In its natural state, N. nouchali is found in static or slow-flowing aquatic habitats of little to moderate depth. Nymphaea nouchali is a day-blooming nonviviparous plant with submerged roots and stems. Part of the leaves are submerged, while others rise slightly above the surface. The leaves are round and green on top; they usually have a darker underside. The floating leaves have undulating edges that give them a crenellate appearance. Their size is about 20–23 cm and their spread is 0.9 to 1.8 m.

This water lily has a beautiful flower which is usually violet blue in colour with reddish edges. Some varieties have white, purple, mauve or fuchsia-coloured flowers, hence its name red and blue water lily. The flower has 4-5 sepals and 13-15 petals that have an angular appearance making the flower look star-shaped from above. The cup-like calyx has a diameter of 11–14 cm.

N. nouchali is used as an ornamental plant because of its spectacular flowers. It is also popular as an aquarium plant under the name "Dwarf Lily" or "Dwarf Red Lily". Sometimes it is grown for its flowers, while other aquarists prefer to trim the lily pads, and just have the underwater foliage. Nymphaea nouchali is considered a medicinal plant in Indian Ayurvedic medicine under the name Ambal; it was mainly used to treat indigestion.

Like all waterlilies or lotuses, its tubers and rhizomes can be used as food items; they are eaten usually boiled or roasted. In the case of N. nouchali, its tender leaves and flower peduncles are also valued as food. The dried plant is collected from ponds, tanks and marshes during the dry season and used in India as animal forage.

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Thursday, 30 May 2019

FFF391 - BERGENIA

Bergenia (elephant-eared saxifrage, elephant's ears) is a genus of ten species of flowering plants in the family Saxifragaceae, native to central Asia, from Afghanistan to China and the Himalayan region. They are clump-forming, rhizomatous, evergreen perennials with a spirally arranged rosette of leaves 6–35 cm long and 4–15 cm broad, and pink flowers produced in a cyme.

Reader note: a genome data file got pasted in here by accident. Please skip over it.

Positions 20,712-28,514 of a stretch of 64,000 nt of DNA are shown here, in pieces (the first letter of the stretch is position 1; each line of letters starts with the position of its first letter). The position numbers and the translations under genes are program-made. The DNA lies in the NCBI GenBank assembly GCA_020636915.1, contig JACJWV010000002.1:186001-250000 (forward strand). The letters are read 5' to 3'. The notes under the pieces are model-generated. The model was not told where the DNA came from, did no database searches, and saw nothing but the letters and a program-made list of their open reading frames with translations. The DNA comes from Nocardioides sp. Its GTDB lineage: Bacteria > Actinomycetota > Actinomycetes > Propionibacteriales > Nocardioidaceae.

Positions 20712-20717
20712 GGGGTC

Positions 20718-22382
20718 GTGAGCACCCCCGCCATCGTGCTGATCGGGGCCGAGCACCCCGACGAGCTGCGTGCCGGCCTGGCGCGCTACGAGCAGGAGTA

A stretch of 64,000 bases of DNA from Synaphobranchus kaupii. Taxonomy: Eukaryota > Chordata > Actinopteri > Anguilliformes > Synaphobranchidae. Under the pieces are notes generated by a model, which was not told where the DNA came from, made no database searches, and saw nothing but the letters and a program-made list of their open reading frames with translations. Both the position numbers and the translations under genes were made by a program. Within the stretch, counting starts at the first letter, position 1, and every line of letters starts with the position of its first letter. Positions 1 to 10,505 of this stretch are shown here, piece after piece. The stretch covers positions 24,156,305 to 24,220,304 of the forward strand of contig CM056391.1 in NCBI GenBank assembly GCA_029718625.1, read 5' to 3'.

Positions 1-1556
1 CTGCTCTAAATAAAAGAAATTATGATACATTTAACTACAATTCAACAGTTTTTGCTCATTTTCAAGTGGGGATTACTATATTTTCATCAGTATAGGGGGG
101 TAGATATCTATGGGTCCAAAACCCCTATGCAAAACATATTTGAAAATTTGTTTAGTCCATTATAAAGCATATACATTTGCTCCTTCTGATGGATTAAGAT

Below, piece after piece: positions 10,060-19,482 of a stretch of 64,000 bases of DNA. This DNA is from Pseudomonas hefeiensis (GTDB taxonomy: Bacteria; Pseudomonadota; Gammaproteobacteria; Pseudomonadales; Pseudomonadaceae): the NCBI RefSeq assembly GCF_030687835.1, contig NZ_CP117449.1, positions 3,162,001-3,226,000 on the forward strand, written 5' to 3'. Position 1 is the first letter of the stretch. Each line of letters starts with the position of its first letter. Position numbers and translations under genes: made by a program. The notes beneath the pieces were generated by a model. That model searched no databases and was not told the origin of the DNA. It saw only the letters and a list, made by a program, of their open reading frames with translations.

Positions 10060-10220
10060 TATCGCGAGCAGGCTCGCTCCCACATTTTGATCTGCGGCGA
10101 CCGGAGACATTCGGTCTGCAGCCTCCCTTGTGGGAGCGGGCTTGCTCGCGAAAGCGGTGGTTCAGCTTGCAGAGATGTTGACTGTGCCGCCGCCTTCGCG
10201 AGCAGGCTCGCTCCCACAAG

The leaves are large, leathery, ovate or cordate, and often have wavy or saw-toothed edges. For most of the year, the leaves have a glossy green colour, but in cooler climates, they turn red or bronze in the Autumn. The flowers grow on a stem similar in colour to a rhubarb stalk and most varieties have cone-shaped flowers in varying shades of pink. These can range from almost white to ruby red and purple.

The common names for Bergenia are pigsqueak (due to the sound produced when two leaves are rubbed together), elephant's ears (due to the shape of the leaves) and large rockfoil. Bergenia is closely related to Mukdenia, Oresitrophe, Astilboides and Rodgersia. The creator of the taxonomic genus name, Conrad Moench, honoured the German botanist and physician Karl August von Bergen by coining the name Bergenia in 1794.

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Thursday, 23 May 2019

FFF390 - CORREA

Correa is a genus of flowering plants in the family Rutaceae, with bell-shaped flowers, native mainly to eastern Australia. There are about 11 species in the genus and 26 subspecies. Natural hybridisation between the species makes taxonomic relationships within this genus problematic. There are also hundreds of named cultivars, many of which have been registered with the Australian Cultivar Registration Authority (ACRA). The genus Correa is named after the Portuguese botanist José Correia da Serra (1750–1823), known as Abbé Correa.

Correa 'Ray's Tangerine' (Tangerine Australian Fuchsia) is slow growing compact evergreen shrub growing eventually to about 0.5-1 meter by only a bit wider, with closely paired shiny dark 2 cm long green leaves. The vibrant 4 cm long orange bell-shaped flowers are on display during the Autumn through Winter.